We went to the show room and got two sets of beautiful stairs, electric fluorescent lighting, radiators, fire doors, tables and wood – in short, everything we needed to restore Christ church. A little later, he rang me and said, “Go to the Catholic school in Middleton. It’s only been built ten years and I’ve got the job of demolishing it. Do the same as you did atLeyland.”
Friends, I did the same as I had done at Cadishead, bricklaying, scaffolding, rigging, lifting up the girders. I lived in the church and worked from morning until night and the Lord blessed the work.
When it was finally finished, the normal routine would have been to engage a well-known speaker, have a special meeting and make a real show of things. Well, Swinton was again unique. I promised Mr Gash, who had been so good to us, that we were not going to beat the drum and say that we were going to succeed, where the Anglicans had failed. In fact we did not have a special opening service. We just moved in where the Anglicans left off.
We promised not to speak one disparaging word against the Anglicans and that we would honour their memories and past endeavours. We would also honour every designated gift, by finding the owner and returning it to that person. This we did. I must mention one man, little Pastor Harding from Oldham who was a wonderful man. He came across every time I had a problem and he helped me out, especially with the foundations and the brick work.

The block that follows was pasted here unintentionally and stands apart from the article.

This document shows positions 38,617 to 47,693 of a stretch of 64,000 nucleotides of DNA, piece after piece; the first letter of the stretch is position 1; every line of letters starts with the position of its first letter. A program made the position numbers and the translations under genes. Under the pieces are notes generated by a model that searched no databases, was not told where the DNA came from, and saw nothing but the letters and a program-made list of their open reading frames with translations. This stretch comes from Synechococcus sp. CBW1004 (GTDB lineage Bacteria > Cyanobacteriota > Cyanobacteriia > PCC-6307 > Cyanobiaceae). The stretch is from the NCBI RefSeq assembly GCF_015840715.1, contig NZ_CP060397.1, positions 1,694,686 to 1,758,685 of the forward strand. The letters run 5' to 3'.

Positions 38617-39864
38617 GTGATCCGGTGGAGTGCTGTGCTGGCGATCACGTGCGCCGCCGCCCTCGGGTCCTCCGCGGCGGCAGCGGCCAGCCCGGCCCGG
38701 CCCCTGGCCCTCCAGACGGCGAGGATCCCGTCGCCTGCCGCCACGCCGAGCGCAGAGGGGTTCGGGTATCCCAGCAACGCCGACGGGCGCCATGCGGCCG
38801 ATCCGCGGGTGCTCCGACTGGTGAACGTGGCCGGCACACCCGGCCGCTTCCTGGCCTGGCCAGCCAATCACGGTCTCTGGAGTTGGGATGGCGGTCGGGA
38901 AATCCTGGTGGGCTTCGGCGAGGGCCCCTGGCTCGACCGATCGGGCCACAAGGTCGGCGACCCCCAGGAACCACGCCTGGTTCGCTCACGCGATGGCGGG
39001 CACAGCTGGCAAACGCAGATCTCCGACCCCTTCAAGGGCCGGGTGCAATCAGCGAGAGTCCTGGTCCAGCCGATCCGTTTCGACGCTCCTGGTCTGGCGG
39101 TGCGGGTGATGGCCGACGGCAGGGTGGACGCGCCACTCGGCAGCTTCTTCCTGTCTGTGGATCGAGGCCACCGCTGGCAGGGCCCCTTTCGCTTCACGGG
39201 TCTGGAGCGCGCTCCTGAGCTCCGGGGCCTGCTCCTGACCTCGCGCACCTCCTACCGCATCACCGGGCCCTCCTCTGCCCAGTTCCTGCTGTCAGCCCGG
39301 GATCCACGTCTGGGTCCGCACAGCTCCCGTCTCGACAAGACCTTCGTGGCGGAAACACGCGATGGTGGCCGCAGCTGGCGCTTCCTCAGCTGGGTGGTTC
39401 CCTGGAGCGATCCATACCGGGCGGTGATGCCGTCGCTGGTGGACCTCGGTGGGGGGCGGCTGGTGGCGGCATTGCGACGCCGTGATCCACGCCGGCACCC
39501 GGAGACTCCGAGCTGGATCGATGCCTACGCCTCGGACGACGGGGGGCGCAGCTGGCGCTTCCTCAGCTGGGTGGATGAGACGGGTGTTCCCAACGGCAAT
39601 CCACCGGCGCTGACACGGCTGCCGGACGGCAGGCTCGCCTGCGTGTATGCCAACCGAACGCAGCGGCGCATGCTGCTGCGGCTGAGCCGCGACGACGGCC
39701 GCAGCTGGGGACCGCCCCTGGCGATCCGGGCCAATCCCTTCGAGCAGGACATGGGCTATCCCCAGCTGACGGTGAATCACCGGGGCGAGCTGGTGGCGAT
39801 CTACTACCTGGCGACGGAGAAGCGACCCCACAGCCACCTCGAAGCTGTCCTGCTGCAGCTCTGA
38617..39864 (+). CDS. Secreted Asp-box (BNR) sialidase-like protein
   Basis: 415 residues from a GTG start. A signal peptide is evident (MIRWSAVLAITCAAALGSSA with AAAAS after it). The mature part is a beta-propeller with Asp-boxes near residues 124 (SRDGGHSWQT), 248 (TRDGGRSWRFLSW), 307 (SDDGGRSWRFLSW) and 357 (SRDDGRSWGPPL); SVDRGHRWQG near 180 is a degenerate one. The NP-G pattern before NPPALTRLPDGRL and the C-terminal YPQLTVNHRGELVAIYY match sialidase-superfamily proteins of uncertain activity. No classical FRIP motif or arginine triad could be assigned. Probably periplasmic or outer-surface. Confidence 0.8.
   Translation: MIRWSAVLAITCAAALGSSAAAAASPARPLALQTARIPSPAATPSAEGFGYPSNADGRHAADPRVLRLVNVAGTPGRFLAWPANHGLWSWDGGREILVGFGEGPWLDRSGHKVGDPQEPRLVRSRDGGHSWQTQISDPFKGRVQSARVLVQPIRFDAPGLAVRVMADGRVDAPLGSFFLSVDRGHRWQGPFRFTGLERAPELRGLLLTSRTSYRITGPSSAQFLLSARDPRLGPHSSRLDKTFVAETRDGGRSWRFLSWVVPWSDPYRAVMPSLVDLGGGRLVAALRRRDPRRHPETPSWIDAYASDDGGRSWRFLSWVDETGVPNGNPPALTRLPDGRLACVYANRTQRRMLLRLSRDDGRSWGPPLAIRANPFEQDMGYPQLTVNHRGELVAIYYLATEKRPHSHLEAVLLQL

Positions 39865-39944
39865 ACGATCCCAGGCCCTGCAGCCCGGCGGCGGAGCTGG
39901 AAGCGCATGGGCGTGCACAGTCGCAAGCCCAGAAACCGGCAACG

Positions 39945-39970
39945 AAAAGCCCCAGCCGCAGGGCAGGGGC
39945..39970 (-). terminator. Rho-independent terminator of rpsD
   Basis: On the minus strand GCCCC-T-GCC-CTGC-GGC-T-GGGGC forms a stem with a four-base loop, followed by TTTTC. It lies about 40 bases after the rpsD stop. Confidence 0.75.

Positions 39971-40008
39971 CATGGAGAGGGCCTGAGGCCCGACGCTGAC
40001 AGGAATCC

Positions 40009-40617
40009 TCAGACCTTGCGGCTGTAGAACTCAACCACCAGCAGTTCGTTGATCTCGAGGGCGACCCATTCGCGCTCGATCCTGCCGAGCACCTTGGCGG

So Christ Church was fully restored, completely free of debt and I give the Lord all the praise and glory. He promised to give it to me and so He did. Nancy and I have now retired and feel that we have put down a good foundation. The leadership of the Church has been taken over initially by Les Bootman and his wife Anne (who I would like to thank for playing such a major part in the production of this autobiography) and of course all the faithful members of Christ Church. I am trusting it will go from strength to strength.
I am a little sad about the lack of young men who come out of the Bible College and don’t want to take on the pastorate of a small church. To be a working pastor almost seems to be considered a crime these days, but I must say that many working pastors have put in the foundations of many a thriving church today. Perhaps hard times and a few disasters will revive the church. The main thing of course is to keep cheerful and pressing on to the prize of the high calling of Christ Jesus.